The high cost of pulling out


The Word of God Fellowship won CPs for two television stations in Auction No. 64 – one near Spokane WA and the other on the Florida panhandle, east of Panama City and southwest of Tallahassee. It decided to abandon them, but that doesn’t mean the FCC doesn’t want some cash. The cities of license are Medical Lake WA and Appalachicola FL.

The FCC describes WOGF’s financial moves in Auction No. 64: “Prior to the start of Auction 64, WOGF submitted $1,795,000 as an upfront payment to participate in the auction. At the conclusion of the auction, WOGF’s net winning bids for the two Auction 64 Permits totaled $2,979,000. The Commission applied part of WOGF’s upfront payment to satisfy WOGF’s down payment of $595,800. WOGF was required to pay the final 80% of its net winning bids (minus the left-over funds on deposit with the Commission) by July 29, 2008 (or by August 12, 2008, with the five percent late fee).”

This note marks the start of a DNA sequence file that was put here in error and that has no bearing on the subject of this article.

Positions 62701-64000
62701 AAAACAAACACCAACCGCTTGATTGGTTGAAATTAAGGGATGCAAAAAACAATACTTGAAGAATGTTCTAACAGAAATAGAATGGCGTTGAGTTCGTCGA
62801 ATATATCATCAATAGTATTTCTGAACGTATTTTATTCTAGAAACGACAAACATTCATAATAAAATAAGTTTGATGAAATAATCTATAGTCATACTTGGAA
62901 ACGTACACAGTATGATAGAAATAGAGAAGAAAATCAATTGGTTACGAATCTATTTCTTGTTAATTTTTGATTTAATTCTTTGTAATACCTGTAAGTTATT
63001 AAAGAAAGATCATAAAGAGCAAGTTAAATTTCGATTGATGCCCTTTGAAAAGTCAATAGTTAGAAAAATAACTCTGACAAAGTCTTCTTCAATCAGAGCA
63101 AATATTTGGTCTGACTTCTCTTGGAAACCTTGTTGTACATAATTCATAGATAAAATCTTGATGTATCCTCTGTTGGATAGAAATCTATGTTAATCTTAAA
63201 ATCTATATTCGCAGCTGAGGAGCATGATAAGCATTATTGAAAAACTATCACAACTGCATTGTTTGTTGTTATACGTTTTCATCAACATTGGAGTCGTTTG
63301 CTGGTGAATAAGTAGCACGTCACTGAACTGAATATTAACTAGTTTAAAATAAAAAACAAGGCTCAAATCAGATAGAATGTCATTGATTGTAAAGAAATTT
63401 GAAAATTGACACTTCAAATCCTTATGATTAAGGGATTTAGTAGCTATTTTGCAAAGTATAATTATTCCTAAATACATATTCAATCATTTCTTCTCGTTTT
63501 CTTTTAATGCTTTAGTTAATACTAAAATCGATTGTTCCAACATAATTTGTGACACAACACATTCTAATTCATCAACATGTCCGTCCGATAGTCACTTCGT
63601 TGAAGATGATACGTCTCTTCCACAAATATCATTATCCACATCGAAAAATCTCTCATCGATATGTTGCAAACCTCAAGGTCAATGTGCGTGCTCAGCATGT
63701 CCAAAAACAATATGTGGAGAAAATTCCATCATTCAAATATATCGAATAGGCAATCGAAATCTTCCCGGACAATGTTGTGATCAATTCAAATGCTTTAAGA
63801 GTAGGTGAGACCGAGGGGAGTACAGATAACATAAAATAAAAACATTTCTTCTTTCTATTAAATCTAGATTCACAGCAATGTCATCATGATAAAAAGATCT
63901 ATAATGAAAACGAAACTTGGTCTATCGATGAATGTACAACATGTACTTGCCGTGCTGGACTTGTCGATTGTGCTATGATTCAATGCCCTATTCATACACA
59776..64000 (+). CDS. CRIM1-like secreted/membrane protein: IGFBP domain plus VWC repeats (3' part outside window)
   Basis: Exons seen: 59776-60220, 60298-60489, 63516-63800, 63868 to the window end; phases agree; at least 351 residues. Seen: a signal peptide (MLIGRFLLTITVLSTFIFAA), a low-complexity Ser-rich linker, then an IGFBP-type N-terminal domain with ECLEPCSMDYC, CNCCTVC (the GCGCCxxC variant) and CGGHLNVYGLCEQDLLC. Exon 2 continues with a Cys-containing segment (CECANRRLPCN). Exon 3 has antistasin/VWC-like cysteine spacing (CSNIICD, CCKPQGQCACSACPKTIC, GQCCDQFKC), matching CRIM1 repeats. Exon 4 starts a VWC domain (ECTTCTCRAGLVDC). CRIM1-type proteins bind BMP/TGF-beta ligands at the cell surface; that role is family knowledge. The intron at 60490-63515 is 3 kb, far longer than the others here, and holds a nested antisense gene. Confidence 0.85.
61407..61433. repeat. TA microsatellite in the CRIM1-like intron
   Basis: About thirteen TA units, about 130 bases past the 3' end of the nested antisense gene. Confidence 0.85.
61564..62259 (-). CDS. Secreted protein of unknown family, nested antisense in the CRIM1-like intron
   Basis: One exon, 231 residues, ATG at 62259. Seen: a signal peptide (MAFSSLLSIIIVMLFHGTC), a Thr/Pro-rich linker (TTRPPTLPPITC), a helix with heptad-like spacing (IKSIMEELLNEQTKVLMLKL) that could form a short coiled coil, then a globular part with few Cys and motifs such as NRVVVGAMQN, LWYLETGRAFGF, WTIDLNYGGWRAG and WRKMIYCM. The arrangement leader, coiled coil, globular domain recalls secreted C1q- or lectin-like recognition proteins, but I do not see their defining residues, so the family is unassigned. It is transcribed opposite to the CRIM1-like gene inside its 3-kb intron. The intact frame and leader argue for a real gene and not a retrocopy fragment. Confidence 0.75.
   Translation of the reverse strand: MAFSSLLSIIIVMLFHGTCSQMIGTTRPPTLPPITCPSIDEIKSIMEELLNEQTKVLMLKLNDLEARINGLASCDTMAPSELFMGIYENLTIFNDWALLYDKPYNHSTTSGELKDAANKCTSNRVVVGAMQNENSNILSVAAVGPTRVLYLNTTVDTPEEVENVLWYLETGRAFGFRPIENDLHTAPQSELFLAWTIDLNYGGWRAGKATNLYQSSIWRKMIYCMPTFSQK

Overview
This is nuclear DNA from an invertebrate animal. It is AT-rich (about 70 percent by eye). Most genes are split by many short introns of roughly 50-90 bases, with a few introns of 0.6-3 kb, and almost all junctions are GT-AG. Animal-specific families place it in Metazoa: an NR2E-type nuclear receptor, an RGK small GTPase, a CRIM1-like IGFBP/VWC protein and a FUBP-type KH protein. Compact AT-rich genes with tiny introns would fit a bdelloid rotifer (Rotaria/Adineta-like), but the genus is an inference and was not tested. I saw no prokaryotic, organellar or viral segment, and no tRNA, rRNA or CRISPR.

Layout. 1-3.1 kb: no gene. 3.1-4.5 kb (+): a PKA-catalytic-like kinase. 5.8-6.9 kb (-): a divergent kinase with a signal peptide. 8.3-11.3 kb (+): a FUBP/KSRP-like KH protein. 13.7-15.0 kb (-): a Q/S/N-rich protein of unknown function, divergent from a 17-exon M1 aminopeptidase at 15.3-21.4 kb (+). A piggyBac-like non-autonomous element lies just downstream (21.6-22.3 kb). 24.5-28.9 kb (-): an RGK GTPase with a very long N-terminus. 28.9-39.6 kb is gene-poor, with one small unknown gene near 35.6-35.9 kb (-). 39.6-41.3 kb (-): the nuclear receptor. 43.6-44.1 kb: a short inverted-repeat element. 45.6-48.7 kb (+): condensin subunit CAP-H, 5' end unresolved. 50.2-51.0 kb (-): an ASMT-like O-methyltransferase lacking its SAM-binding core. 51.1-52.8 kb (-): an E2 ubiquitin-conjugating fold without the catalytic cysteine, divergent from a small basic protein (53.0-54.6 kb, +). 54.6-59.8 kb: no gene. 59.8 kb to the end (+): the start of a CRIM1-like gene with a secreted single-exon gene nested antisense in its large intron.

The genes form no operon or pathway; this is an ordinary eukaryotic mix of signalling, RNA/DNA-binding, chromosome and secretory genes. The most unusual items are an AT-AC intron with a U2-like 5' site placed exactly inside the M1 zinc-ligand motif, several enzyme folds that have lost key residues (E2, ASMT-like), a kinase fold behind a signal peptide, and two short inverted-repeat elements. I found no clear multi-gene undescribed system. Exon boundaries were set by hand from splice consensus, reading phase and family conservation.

But instead of settling its account, WOGF elected to default, and has made no further payments.
That automatically resulted in the dismissal of WOGF’s claim to the licenses. But it still has to pay a default penalty. That will amount to the difference between WOGF’s bid and the bid of the subsequent winner of the CP the next time it is offered, if the new bid is for a lower amount; and a 3% default payment based on WOGF’s bid or the subsequent winning bid, whichever is lower.

In the absence of a new winning bid, the FCC may hold from 3% to 20% of WOGF’s bid to make sure money is in hand to cover WOGF’s penalty once it is finally determined. The FCC is holding the maximum 20%, which is also the amount of the down payment, pending ultimate granting of the CPs to a new licensee.
Word of God Fellowship is headed by Marcus Lamb and operates the Daystar Television Network.

RBR/TVBR observation: We’re not lawyers, but if we have this rights, if a new bidder comes along and puts up the same amount or more than WOGF, that’ll take its liability right down to 3%. That will be a much easier pill to swallow for this kind of change in plans, but at $89,370 will still take a nasty bite out of the organizational wallet.